Biochemistry
34
,
16503
-
16508
.
Blondel
,
V. D.
,
Guillaume
,
J.-L.
,
Lambiotte
,
R.
and
Lefebvre
,
E.
(
2008
).
Fast unfolding of communities in large networks
.
"J. Stat. Mech., Theory Exp."
2008
,
P10008
.
Bouwman
,
P.
,
Gollner
,
H.
,
Elsasser
,
H. P.
,
Eckhoff
,
G.
,
Karis
,
A.
,
Grosveld
,
F.
,
Philipsen
,
S.
and
Suske
,
G.
(
2000
).
Transcription factor Sp3 is essential for post-natal survival and late tooth development
.
EMBO J.
19
,
655
-
661
.
Carver
,
B. J.
,
Plosa
,
E. J.
,
Stinnett
,
A. M.
,
Blackwell
,
T. S.
and
Prince
,
L. S.
(
2013
).
Interactions between NF-kappaB and SP3 connect inflammatory signaling with reduced FGF-10 expression
.
J. Biol. Chem.
288
,
15318
-
15325
.
Cawley
,
S.
,
Bekiranov
,
S.
,
Ng
,
H. H.
,
Kapranov
,
P.
,
Sekinger
,
E. A.
,
Kampa
,
D.
,
Piccolboni
,
A.
,
Sementchenko
,
V.
,
Cheng
,
J.
,
Williams
,
A. J.
et al. 
(
2004
).
Unbiased mapping of transcription factor binding sites along human chromosomes 21 and 22 points to widespread regulation of noncoding RNAs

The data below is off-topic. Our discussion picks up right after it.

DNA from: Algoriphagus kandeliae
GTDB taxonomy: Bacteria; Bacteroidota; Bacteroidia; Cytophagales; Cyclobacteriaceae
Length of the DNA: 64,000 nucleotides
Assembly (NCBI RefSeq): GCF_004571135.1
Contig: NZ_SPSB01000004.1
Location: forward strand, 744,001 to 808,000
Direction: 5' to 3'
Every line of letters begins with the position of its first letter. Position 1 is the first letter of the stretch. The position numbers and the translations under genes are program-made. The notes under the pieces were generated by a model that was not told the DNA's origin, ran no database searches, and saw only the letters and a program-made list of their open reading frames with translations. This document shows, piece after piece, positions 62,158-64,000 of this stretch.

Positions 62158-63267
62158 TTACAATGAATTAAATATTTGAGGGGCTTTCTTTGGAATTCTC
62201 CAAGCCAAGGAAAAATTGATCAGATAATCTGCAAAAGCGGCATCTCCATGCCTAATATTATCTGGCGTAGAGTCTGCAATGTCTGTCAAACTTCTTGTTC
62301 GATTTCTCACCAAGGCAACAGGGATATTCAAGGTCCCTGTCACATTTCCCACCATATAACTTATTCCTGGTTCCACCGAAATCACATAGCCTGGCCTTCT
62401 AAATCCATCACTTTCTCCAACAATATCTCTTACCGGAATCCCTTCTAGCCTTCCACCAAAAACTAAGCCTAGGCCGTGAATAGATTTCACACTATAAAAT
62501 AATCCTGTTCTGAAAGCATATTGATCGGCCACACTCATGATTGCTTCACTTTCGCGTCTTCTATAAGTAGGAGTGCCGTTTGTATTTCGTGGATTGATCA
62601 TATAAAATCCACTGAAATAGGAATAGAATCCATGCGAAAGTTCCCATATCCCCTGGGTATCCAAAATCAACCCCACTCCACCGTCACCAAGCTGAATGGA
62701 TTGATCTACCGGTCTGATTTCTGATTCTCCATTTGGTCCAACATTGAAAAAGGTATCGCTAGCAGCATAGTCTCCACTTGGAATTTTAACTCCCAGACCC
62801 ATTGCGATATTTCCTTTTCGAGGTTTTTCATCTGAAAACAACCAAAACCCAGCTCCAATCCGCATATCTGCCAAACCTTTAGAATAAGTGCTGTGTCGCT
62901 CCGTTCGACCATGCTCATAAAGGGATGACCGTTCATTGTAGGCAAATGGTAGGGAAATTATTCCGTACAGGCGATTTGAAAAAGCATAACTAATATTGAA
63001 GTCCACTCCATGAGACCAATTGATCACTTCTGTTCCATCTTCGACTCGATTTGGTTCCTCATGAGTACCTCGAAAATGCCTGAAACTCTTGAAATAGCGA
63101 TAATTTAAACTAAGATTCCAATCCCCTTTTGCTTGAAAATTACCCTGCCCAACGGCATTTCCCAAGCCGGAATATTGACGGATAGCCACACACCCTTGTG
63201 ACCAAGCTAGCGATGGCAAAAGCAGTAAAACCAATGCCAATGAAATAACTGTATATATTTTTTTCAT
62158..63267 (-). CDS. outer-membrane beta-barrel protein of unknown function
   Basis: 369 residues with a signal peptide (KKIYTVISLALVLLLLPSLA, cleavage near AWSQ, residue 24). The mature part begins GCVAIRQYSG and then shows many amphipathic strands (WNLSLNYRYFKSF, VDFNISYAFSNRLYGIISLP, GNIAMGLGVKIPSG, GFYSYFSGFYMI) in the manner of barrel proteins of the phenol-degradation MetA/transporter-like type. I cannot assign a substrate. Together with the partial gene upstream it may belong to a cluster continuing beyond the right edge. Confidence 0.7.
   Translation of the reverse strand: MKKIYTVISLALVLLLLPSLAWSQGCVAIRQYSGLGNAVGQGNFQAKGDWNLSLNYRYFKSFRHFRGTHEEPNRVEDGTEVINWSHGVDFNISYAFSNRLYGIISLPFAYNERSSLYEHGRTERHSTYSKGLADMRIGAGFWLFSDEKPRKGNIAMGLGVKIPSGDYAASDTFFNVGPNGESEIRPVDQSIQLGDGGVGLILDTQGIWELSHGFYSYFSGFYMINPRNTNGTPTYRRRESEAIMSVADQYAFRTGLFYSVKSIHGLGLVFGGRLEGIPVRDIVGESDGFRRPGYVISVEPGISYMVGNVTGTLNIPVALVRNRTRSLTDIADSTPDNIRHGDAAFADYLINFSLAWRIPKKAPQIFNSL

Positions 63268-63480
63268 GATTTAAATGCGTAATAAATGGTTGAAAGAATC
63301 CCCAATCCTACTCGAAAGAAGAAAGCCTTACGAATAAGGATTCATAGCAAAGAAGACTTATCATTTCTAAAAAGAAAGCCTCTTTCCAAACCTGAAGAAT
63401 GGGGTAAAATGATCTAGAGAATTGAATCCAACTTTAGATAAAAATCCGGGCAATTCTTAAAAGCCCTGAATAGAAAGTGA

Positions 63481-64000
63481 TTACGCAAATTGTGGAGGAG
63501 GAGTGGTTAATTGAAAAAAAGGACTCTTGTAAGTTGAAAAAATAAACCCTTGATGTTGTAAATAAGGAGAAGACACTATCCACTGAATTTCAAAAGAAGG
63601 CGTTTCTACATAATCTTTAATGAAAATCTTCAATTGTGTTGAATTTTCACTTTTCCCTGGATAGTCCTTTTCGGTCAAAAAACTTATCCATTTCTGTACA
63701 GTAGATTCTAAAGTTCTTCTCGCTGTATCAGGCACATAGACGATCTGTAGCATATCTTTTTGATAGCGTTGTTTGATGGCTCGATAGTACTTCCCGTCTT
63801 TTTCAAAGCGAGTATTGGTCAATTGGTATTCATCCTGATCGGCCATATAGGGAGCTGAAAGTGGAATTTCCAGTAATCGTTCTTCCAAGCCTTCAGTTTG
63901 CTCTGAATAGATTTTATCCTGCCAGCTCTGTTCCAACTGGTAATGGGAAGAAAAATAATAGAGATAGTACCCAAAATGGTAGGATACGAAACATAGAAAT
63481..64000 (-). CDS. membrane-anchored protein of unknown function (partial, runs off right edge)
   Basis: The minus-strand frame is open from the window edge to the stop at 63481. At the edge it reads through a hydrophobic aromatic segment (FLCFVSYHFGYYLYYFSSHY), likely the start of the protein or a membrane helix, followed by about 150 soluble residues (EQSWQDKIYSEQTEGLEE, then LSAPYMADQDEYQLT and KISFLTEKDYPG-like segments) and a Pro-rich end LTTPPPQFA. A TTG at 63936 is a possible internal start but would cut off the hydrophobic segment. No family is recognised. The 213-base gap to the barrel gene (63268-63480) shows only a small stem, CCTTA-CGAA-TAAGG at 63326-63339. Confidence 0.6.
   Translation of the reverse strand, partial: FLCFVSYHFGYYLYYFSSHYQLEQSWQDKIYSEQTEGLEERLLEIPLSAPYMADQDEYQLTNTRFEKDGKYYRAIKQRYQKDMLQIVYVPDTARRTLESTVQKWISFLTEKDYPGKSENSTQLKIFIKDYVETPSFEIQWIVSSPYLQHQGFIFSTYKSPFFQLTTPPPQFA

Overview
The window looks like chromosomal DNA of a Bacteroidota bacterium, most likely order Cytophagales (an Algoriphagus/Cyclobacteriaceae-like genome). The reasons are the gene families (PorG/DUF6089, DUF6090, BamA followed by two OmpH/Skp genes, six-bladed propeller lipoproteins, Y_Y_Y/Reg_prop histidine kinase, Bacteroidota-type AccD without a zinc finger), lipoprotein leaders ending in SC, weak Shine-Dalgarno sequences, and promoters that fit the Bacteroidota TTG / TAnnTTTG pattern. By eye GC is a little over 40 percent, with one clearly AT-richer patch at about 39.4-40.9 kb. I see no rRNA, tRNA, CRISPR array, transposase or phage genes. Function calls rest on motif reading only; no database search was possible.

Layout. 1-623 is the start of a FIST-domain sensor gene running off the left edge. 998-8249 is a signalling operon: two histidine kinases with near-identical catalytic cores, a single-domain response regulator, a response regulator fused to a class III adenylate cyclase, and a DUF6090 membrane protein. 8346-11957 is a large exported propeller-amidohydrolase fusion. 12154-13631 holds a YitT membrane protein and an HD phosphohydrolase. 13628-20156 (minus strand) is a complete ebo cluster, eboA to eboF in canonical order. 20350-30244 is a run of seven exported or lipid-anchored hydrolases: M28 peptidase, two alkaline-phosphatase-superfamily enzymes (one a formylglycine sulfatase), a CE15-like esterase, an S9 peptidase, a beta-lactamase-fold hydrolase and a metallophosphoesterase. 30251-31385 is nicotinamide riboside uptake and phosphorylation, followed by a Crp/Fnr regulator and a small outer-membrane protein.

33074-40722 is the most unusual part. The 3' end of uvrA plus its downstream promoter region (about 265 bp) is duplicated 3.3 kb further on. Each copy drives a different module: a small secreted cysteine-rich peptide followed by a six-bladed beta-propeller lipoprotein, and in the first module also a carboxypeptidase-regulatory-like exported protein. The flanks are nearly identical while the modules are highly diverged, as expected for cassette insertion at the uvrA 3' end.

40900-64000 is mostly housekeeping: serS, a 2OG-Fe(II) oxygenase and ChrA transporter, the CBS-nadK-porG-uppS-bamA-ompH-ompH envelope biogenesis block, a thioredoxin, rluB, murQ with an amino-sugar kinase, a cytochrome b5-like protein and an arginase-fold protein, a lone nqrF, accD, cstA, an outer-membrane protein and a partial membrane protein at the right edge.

.
Cell
116
,
499
-
509
.
Dennig
,
J.
,
Beato
,
M.
and
Suske
,
G.
(
1996
).
An inhibitor domain in Sp3 regulates its glutamine-rich activation domains
.
EMBO J.
15
,
5659
-
5667
.
Dobin
,
A.
,
Davis
,
C. A.
,
Schlesinger
,
F.
,
Drenkow
,
J.
,
Zaleski
,
C.
,
Jha
,
S.
,
Batut
,
P.
,
Chaisson
,
M.
and
Gingeras
,
T. R.
(
2013
).
STAR: ultrafast universal RNA-seq aligner
.
Bioinformatics
29
,
15
-
21
.
Dynan
,
W. S.
and
Tjian
,
R.
(
1983
).
Isolation of transcription factors that discriminate between different promoters recognized by RNA polymerase II
.
Cell
32
,
669
-
680
.
Endale
,
M.
,
Ahlfeld
,
S.
,
Bao
,
E.
,
Chen
,
X.
,
Green
,
J.
,
Bess
,
Z.
,
Weirauch
,
M. T.
,
Xu
,
Y.
and
Perl
,
A. K.
(
2017
).
Temporal, spatial, and phenotypical changes of PDGFRalpha expressing fibroblasts during late lung development
.
Dev. Biol.
425
,
161
-
175
.
Gidoni
,
D.
,
Kadonaga
,
J. T.
,
Barrera-Saldana
,
H.
,
Takahashi
,
K.
,
Chambon
,
P.
and
Tjian
,
R.
(
1985
).
Bidirectional SV40 transcription mediated by tandem Sp1 binding interactions
.
Science
230
,
511
-
517
.
Gilmour
,
J.
,
O'connor
,
L.
,
Middleton
,
C. P.
,
Keane
,
P.
,
Gillemans
,
N.
,
Cazier
,
J. B.
,
Philipsen
,
S.
and
Bonifer
,
C.
(
2019
).
Robust hematopoietic specification requires the ubiquitous Sp1 and Sp3 transcription factors
.
Epigenetics Chromatin
12
,
33
.
Gollner
,
H.
,
Dani
,
C.
,
Phillips
,
B.
,
Philipsen
,
S.
and
Suske
,
G.
(
2001
).
Impaired ossification in mice lacking the transcription factor Sp3
.
Mech. Dev.
106
,
77
-
83
.
Gosselin
,
D.
,
Skola
,
D.
,
Coufal
,
N. G.
,
Holtman
,
I. R.
,
Schlachetzki
,
J. C. M.
,
Sajti
,
E.
,
Jaeger
,
B. N.
,
O'connor
,
C.
,
Fitzpatrick
,
C.
,
Pasillas
,
M. P.